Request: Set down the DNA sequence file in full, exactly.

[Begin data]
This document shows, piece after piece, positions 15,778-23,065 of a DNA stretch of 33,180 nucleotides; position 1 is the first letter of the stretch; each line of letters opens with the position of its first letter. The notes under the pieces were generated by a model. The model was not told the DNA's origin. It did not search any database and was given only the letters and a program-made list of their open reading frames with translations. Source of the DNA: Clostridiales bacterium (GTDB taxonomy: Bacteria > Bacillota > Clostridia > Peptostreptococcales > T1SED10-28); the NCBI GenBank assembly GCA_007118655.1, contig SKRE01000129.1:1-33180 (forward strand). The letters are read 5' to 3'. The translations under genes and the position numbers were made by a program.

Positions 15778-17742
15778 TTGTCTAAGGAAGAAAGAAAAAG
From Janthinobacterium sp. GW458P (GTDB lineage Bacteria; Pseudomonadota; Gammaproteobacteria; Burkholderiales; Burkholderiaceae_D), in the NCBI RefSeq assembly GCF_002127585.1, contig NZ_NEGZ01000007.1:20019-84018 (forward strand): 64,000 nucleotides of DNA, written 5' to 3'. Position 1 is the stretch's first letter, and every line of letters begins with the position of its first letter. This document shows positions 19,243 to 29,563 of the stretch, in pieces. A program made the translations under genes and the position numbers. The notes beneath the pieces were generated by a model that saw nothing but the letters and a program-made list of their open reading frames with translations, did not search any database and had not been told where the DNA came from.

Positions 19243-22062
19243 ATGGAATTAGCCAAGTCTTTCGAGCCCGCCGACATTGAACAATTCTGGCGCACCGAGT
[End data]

This document shows, piece after piece, positions 15,778-23,065 of a DNA stretch of 33,180 nucleotides; position 1 is the first letter of the stretch; each line of letters opens with the position of its first letter. The notes under the pieces were generated by a model. The model was not told the DNA's origin. It did not search any database and was given only the letters and a program-made list of their open reading frames with translations. Source of the DNA: Clostridiales bacterium (GTDB taxonomy: Bacteria > Bacillota > Clostridia > Peptostreptococcales > T1SED10-28); the NCBI GenBank assembly GCA_007118655.1, contig SKRE01000129.1:1-33180 (forward strand). The letters are read 5' to 3'. The translations under genes and the position numbers were made by a program.

Positions 15778-17742
15778 TTGTCTAAGGAAGAAAGAAAAAG
From Janthinobacterium sp. GW458P (GTDB lineage Bacteria; Pseudomonadota; Gammaproteobacteria; Burkholderiales; Burkholderiaceae_D), in the NCBI RefSeq assembly GCF_002127585.1, contig NZ_NEGZ01000007.1:20019-84018 (forward strand): 64,000 nucleotides of DNA, written 5' to 3'. Position 1 is the stretch's first letter, and every line of letters begins with the position of its first letter. This document shows positions 19,243 to 29,563 of the stretch, in pieces. A program made the translations under genes and the position numbers. The notes beneath the pieces were generated by a model that saw nothing but the letters and a program-made list of their open reading frames with translations, did not search any database and had not been told where the DNA came from.

Positions 19243-22062
19243 ATGGAATTAGCCAAGTCTTTCGAGCCCGCCGACATTGAACAATTCTGGCGCACCGAGT